making the loans will rise as well (von Pischke 1996, p. 226). These costs may then

11
see Mayoux (2002, p. 8), a report on the need for remodelling the models and agendas on microfinance
based on evidence from MF programs in Africa
12
see Navajas et al. (2002) and EBRD Publication (2003)
13
Outreach is measured by the number of borrowers covered by the credit funds (von Pischke 1995 cited in
Sharif 1997, p. 62)
14
Borrowers who are either dishonest and attracted due to the 'promise of easy money' or are borrowers with
poor employment prospects and very few assets (von Pischke 1996, pp. 225-227)
15
Cost of operation includes salaries and administrative costs, depreciation of fixed assets, the cost of loan
and principal lost to default (World Bank 1995 cited in Sharif 1997, p. 70)
8
become permanent in case there is a need to establish branch offices for credit extensions
to widely scattered populations. Von Pischke (1996) suggests that successful microcredit
lenders are able to balance the demands placed upon them by increasing outreach through
greater attention to financial management, thus helping then to attain financial
sustainability eventually.
Others have extended this balance of sustainability and outreach to the total impact of the
microfinance on the welfare of the poor in general (see Zeller & Meyer 2002, pp. 3-11).
The inclusion of the impact aspect into the policy objective of microfinancing is justified
on the belief that any further institutional innovation and expansion of microfinance will be
dependent on public intervention and financial support. These mostly require public
investments which in turn raises the issue of pay-off, in other words impact in terms of
economic growth, poverty relief and food insecurity (Zeller & Meyer 2002, p. 7). This
forms a critical triangle and brings us back to the argument that the social benefits of
microfinancing must be greater than its social costs. This triangle of microfinance showing
the three objectives of impact, financial sustainability and outreach is represented in
figure 1.1.
Figure 1.1 The critical triangle of microfinance
Macroeconomic and sectoral policy framework and socio-economic environment
impact
Source: Zeller and Meyer 2002, p. 6
Usually MFIs emphasise on one of these objectives, though all want to contribute to all
three (Ibid.). Hence there may be a trade off between outreach and sustainability or
Institutional
innovations
impact
Outreach to
the poor
Financial
sustainability
9
between impact and sustainability and so on.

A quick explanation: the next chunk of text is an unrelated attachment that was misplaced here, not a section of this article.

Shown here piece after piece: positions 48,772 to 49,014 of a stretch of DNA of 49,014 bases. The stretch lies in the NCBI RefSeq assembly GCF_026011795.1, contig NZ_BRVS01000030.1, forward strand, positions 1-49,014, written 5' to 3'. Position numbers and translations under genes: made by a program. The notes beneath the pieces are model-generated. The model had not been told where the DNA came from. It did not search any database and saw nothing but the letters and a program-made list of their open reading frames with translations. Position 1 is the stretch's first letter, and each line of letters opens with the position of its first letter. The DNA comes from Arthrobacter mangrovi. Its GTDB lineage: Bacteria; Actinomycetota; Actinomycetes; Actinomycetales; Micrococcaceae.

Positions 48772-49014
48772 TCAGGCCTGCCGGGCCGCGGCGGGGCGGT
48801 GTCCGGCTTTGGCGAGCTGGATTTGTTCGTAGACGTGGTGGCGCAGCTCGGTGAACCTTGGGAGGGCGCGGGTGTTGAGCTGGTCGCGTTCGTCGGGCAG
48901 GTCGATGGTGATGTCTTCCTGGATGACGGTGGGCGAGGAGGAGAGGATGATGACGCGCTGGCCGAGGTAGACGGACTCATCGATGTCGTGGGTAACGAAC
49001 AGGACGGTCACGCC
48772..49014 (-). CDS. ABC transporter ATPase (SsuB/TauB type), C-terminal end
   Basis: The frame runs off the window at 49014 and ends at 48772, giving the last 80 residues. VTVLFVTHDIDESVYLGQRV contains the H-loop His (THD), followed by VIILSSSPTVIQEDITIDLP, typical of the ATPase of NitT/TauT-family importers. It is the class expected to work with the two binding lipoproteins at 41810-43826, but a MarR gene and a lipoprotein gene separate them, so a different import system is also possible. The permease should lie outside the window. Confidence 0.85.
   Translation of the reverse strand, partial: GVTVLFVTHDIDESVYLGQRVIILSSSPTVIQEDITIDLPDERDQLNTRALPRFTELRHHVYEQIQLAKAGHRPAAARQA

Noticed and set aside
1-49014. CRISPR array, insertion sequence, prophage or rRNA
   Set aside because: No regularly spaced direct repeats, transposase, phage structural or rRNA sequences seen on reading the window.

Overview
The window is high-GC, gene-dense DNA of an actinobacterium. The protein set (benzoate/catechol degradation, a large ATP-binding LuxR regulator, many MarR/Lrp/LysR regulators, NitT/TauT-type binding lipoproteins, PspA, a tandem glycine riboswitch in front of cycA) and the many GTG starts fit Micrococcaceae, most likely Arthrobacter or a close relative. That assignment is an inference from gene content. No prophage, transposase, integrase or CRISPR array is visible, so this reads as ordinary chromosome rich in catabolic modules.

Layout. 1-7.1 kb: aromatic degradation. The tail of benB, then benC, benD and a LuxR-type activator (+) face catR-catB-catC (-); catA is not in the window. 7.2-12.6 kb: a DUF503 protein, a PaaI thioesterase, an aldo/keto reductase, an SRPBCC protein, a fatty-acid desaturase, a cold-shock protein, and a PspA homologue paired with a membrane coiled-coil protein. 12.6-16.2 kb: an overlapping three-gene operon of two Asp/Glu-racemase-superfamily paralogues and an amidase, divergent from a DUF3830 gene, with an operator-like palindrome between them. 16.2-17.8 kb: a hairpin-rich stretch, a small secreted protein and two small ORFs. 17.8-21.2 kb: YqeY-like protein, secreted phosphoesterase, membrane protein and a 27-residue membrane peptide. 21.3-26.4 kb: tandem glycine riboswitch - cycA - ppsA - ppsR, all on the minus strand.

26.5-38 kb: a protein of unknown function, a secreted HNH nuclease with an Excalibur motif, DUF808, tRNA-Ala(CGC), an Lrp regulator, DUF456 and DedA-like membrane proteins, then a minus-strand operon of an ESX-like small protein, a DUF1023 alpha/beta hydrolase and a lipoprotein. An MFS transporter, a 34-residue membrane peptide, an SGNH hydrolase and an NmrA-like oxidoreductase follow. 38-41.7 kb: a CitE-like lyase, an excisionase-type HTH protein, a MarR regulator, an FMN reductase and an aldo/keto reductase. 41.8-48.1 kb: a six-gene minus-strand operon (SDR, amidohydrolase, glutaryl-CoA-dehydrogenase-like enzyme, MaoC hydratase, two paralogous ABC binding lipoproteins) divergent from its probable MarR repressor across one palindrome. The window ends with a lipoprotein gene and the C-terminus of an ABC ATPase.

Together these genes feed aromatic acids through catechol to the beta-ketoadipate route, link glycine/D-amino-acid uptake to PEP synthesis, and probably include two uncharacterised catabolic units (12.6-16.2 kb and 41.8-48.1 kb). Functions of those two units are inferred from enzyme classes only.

16
However, to a certain extent, these
objectives are also complementary as argued above. The triangle in figure 1.1 comprises of
an inner and an outer circle. The smaller inner circle represents all the infrastructure
innovations that can be introduced to improve financial sustainability (like application of
cost reducing information systems), the impact (such as designing demand oriented and
low cost complimentary services for the poor) and the outreach to the poor ( such as more
effective targeting and lending mechanisms that attract the right kind of clients). The
bigger outer circle is the external environment where all kinds of socio-economic factors
along with macroeconomic and sectoral policies influence the performance of MFIs either
directly or indirectly (Zeller & Meyer 2002, pp. 5-6).
2. Case studies: Pioneers in microfinancing
The microfinance revolution (Robinson 2001) that started in the 1970's has come a long
way. Though poverty has not been solved, a lot of poor people now have access to
financial services. Many of the MFIs are small, operate in few locations, serve a small and
particular type of clients and are often unable to mobilise enough savings to acquire
sustainability, thus making them vulnerable and dependent on the whims of donors
(Zeller& Meyer 2002, p. 2; and Morduch 1999, p. 1571). Others have grown over time
serving millions and their institutional innovations have made it possible to make them
sustainable. Bangladesh, Indonesia and Bolivia, among a few others, have proved to be the
haven for such successful and sustainable MFIs.
17
Many of the MFIs in these countries
started as an experimental venture in the 1970s, like the Grameen Bank of Bangladesh